23 August 2024 | Challenge 283 |

# Count Unique

## Task 1: Unique Number

**Submitted by: Mohammad Sajid Anwar**

You are given an array of integers, `@ints`

, where every elements appears more than once except one element.

Write a script to find the one element that appears exactly one time.

### Example 1

```
Input: @ints = (3, 3, 1)
Output: 1
```

### Example 2

```
Input: @ints = (3, 2, 4, 2, 4)
Output: 3
```

### Example 3

```
Input: @ints = (1)
Output: 1
```

### Example 4

```
Input: @ints = (4, 3, 1, 1, 1, 4)
Output: 3
```

### Solution

The usual approach to find a unique element in a list would be to count each value and pick those having a count of one. This requires two passes: one over the list and one over the values thereof.

Here we have very special conditions:

- The elements are integers.
- There is only one unique element.

Utilizing these requirement, the task may be solved in a single pass:

- Add the value to a running sum at the first appearance.
- Subtract the value from the running sum at the second appearance.
- Ignore the value at further appearances.

At the end, the running sum will be the sum over all unique numbers. As there shall be only one such number, the sum equals the unique value. Additionally we may count the number of unique numbers and reject lists that do not conform to the requirements.

Using a hash to record each value’s state:

- not seen if there is no corresponding key
- value is
`1`

after the first appearance - value is
`0`

after the second appearance

```
use strict;
use warnings;
sub unique_number {
my ($sum, $cnt, %seen) = (0, 0);
($seen{$_}, $sum, $cnt) = exists $seen{$_} ?
(0, $sum - $seen{$_} * $_, $cnt - $seen{$_}) :
(1, $sum + $_, $cnt + 1) for @_;
$cnt == 1 ? $sum : undef;
}
```

See the full solution to task 1.

## Task 2: Digit Count Value

**Submitted by: Mohammad Sajid Anwar**

You are given an array of positive integers, `@ints`

.

Write a script to return `true`

if for every index `i`

in the range `0 <= i < size of array`

, the digit `i`

occurs exactly the `$ints[$i]`

times in the given array otherwise return `false`

.

### Example 1

```
Input: @ints = (1, 2, 1, 0)
Ouput: true
$ints[0] = 1, the digit 0 occurs exactly 1 time.
$ints[1] = 2, the digit 1 occurs exactly 2 times.
$ints[2] = 1, the digit 2 occurs exactly 1 time.
$ints[3] = 0, the digit 3 occurs 0 time.
```

### Example 2

```
Input: @ints = (0, 3, 0)
Ouput: false
$ints[0] = 0, the digit 0 occurs 2 times rather than 0 time.
$ints[1] = 3, the digit 1 occurs 0 time rather than 3 times.
$ints[2] = 0, the digit 2 occurs exactly 0 time.
```

### Solution

In a verbatim interpretation of the task’s description, there is no input that would give `true`

as the result, because

an array of positive integers

cannot conform to the given condition.
As the examples contradict the requested positiveness, we should relax the condition to *non-negative*.

Furthermore, we need to make a decision about the allowed size of the array.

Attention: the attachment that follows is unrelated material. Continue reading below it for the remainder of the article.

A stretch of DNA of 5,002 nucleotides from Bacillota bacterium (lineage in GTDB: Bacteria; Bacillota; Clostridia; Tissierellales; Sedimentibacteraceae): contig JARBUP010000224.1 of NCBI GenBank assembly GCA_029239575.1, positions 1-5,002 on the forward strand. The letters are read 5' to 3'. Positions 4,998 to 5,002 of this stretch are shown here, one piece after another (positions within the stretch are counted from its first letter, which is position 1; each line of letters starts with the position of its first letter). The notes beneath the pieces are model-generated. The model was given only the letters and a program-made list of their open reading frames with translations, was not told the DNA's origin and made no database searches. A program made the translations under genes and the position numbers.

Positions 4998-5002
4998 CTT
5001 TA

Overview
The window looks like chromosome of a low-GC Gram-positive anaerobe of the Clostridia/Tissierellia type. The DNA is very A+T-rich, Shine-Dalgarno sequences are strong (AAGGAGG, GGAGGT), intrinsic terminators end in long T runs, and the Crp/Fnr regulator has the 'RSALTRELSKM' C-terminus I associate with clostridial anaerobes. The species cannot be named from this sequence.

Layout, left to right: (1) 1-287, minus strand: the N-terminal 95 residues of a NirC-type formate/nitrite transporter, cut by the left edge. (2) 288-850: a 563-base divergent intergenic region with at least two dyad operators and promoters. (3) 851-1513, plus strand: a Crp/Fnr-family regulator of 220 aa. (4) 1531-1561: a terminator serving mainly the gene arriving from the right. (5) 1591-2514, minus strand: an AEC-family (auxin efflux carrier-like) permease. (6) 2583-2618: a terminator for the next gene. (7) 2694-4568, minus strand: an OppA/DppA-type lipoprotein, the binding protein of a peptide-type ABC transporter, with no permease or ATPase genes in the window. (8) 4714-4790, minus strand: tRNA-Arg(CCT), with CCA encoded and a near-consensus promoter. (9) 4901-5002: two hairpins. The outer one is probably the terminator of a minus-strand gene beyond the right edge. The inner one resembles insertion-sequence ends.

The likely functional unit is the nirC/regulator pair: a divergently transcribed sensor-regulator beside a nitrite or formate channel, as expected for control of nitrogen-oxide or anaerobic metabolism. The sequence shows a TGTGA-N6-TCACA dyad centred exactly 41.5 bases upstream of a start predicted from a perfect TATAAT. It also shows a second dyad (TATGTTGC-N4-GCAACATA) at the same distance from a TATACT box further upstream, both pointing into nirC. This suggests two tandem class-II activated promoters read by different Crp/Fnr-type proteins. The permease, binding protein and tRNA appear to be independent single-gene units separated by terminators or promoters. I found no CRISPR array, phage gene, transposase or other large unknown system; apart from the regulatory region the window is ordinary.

*The digit i* must be in the range

`0..9`

.
In a strict view, there cannot be an array having a length larger than `10`

as there are no digits beyond `9`

.
On the other hand, we might allow such arrays given that all elements `$ints[$k] == 0`

for `$k > 9`

.
In the following, we’ll consider both views.Just for checking the condition, either view is simple to implement. However, the far more interesting question is: Which arrays actually fulfill the condition?

Independently of such view, we may come to some insights about valid arrays. The analysis is rather boring and I’ll omit a derivation here.

`$ints[0]`

must not be`0`

.`$ints[-1]`

must be`0`

.- There are at most four non-zero elements in
`@ints`

. - There cannot be any element in
`@ints`

be larger than`2`

except`$ints[0]`

#### Strict

Combining the above insights, there are one a handful of arrays that fulfill the task’s condition under the **strict view**
We may easily check against these:

```
use strict;
use warnings;
BEGIN {
@::strict_arr = (
[1, 2, 1, 0],
[2, 0, 2, 0],
[2, 1, 2, 0, 0],
[3, 2, 1, 1, 0, 0, 0],
[4, 2, 1, 0, 1, 0, 0, 0],
[5, 2, 1, 0, 0, 1, 0, 0, 0],
[6, 2, 1, 0, 0, 0, 1, 0, 0, 0],
);
$::strict_re = qr{^(?:@{[join '|', map join(':', @$_), @::strict_arr]})$};
}
sub digit_count_number_strict {
join(':', @_) =~ $::strict_re;
}
```

#### Relaxed

In the *relaxed view*, we allow arrays having a length larger than `10`

, but we require `$ints[$k] == 0`

for `$k > 9`

.

In the *strict view* we don’t need to care about another aspect of this task:
the meaning of *Counting digits*, as all *numbers* are below `10`

and therefore are identical to *digits*.
Allowing larger lengths, we arrive at numbers of more than one digit, but according to the task we shall count *digits*.
Thus we split each number of `@ints`

into its digits.

Actually there are an infinite number of such arrays as each of the following, for any value of `$p >= 0`

, is valid:

```
@ints = (10**$p, 2, 1, (0) x (10**$p - $p));
```

So it looks like we need a true check on the given array in this case.

Solving this special case using ‘PDL’ again.

Creating a ndarray consisting of the digits of the given array, find the number of occurrences of each digit, restrict to values within the length of the array and compare the result to the original array.

```
use strict;
use warnings;
use PDL;
sub digit_count_number {
my $l = long @_;
my $d = long map split(//), @_;
my ($cnt, $val) = rle $d->qsort;
($cnt, $val) = where $cnt, $val, $val < @_;
my $freq = zeroes $l;
$freq->index($val) .= $cnt;
all $l == $freq;
}
```

See the full solution to task 2.

If you have a question about this post or if you like to comment on it, feel free to open an issue in my github repository.